Dearen said with the Pecos reserve, the motives went beyond commercial extraction. Foresters believed increasing the tree cover would benefit the Pecos River, he said.
In 1890, L. Bradford Prince, governor of the New Mexico Territory, called for the Pecos River's headwaters to be set aside as a park — contending that preserving the timber there was vital to irrigating the valley for farmers, Dearen said.
"They had all kinds of reasons why they thought the greater the timber, the greater the water flow would be," he said. "It seemed to be well-intended but not exactly accurate."
A 1902 forest reserve manual reflects their views, Dearen said. They thought denser timber would create more shade, prolonging snowmelt, while shielding the snow against the wind, which causes it to dry and evaporate, he said.
The trees also would keep the soil from washing away in heavy rains, Dearen said, citing the manual. That larger layer of soil could then absorb and store rain for drier periods, he said.
"But by preserving the timber, it denied nature its natural housecleaning," Dearen said.
Before people got involved, low-intensity wildfires would burn through these forests, which were only moderately dense, every five to 25 years, consuming grasses and debris, he said.
In the 1970s and '80s, forest officials resisted conducting prescribed burns and letting natural fires run their course but began embracing this type of fire management in the 1990s, said Tom Ribe, public lands advocate and author of a book that takes a critical look at the 2000 Cerro Grande Fire.
Both the Cerro Grande and Hermits Peak/Calf Canyon fires resulted from prescribed burns gone wrong.
Like other prescribed burns, the intent was to consume the fuels built up over decades of agencies not allowing natural fires to thin them.
The Hermits Peak Fire formed when afternoon gusts blew the burn out of control in early April. It later merged with the Calf Canyon Fire, which ignited from a January pile burn that smoldered for months.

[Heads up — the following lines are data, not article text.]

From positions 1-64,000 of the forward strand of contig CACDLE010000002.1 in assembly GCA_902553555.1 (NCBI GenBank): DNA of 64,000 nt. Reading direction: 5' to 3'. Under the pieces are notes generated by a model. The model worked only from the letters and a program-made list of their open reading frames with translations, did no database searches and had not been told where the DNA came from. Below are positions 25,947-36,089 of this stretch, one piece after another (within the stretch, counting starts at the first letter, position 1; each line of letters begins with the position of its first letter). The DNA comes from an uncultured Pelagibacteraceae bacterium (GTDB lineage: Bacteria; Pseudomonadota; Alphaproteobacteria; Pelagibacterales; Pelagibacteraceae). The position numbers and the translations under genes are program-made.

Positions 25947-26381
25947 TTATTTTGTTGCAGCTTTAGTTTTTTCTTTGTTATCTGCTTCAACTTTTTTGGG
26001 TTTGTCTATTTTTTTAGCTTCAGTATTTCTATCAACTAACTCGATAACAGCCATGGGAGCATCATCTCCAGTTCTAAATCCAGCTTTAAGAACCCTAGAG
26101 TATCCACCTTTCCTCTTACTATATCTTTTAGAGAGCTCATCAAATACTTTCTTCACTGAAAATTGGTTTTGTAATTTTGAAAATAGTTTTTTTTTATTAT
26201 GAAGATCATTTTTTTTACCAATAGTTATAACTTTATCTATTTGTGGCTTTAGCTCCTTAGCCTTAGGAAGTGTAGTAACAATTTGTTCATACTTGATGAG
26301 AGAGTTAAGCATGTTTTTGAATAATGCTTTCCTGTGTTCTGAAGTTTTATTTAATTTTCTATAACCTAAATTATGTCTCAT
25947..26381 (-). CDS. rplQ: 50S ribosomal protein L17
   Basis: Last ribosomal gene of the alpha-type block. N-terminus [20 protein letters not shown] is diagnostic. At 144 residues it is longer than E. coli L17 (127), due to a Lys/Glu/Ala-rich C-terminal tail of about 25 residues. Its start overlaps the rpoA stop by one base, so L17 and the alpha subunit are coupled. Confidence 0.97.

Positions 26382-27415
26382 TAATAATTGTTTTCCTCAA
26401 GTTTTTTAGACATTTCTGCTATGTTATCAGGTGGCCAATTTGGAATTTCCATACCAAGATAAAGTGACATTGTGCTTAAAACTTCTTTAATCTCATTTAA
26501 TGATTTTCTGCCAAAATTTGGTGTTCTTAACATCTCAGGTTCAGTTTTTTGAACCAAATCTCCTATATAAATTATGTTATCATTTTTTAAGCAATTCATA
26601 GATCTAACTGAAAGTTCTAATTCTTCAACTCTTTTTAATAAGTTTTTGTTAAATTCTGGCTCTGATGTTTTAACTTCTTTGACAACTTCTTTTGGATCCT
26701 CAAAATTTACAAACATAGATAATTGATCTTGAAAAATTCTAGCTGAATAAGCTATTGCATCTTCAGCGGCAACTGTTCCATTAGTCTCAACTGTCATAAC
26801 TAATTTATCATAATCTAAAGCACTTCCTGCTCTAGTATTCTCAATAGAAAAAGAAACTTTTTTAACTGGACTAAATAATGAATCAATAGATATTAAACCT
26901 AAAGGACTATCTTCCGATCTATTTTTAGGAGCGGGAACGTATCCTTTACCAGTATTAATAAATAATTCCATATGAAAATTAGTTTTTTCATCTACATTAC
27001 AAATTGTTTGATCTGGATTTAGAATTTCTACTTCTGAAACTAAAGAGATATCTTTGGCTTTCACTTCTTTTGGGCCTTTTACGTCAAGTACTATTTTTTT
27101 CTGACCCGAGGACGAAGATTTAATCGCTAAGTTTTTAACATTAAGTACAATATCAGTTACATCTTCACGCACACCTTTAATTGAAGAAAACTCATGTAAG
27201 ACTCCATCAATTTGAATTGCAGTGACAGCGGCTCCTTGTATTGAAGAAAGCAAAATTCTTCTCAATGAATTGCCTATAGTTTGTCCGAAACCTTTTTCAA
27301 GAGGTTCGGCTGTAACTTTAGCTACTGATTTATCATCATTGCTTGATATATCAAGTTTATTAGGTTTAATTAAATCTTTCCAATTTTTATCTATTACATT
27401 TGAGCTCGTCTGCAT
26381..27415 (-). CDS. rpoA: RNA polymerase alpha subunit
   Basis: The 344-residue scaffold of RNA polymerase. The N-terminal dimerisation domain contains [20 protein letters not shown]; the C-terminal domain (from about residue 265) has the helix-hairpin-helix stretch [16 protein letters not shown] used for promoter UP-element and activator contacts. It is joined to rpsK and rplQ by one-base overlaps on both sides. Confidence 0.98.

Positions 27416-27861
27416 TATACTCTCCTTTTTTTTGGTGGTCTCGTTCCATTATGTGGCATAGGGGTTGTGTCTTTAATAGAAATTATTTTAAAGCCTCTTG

Some similar missteps were made with both the Cerro Grande and Hermits Peak fires, Ribe said. Crews felt pressed to complete the burns despite dry conditions and the risk of erratic spring winds, especially on sloping terrain, he said.
Ribe said he can understand why agencies want to do as many controlled burns as possible, given how much the fuels have amassed.
Though agencies have ramped up prescribed burns in the past two decades, they've barely dented the vast overgrown forests, he said.
"The budgets that they have and the personnel that they have, there's no way they're ever going to catch up with it," Ribe said. "They should've started on this back in the 1960s."
Meanwhile, the prolonged drought and climate change are compounding the problem, making the parched fuels more flammable and causing warmer, drier weather that's often not conducive for doing the much-needed burns, Ribe said.
A recent study published in the journal Nature Climate Change says the West is experiencing the driest 22-year period since A.D. 800, putting the region in a megadrought.
Human-driven climate change is compounding the drought's severity and lengthening its duration, the researchers say, estimating it could drag on to the 30-year mark before it finally passes.
Federal agencies might have to make the hard decision of not doing prescribed burns in the spring unless there's been an above-average wet winter, Ribe said.
"They have a smaller and smaller window to do the prescribed burns," he said.
Dearen said the changing climate combined with overgrown forests are a recipe for a catastrophic blaze like Hermits Peak/Calf Canyon — an unforeseen consequence of putting out all fires for most of a century.
"You take it being drier and hotter and the density of the forest and fuel loads, and it was waiting to happen," Dearen said.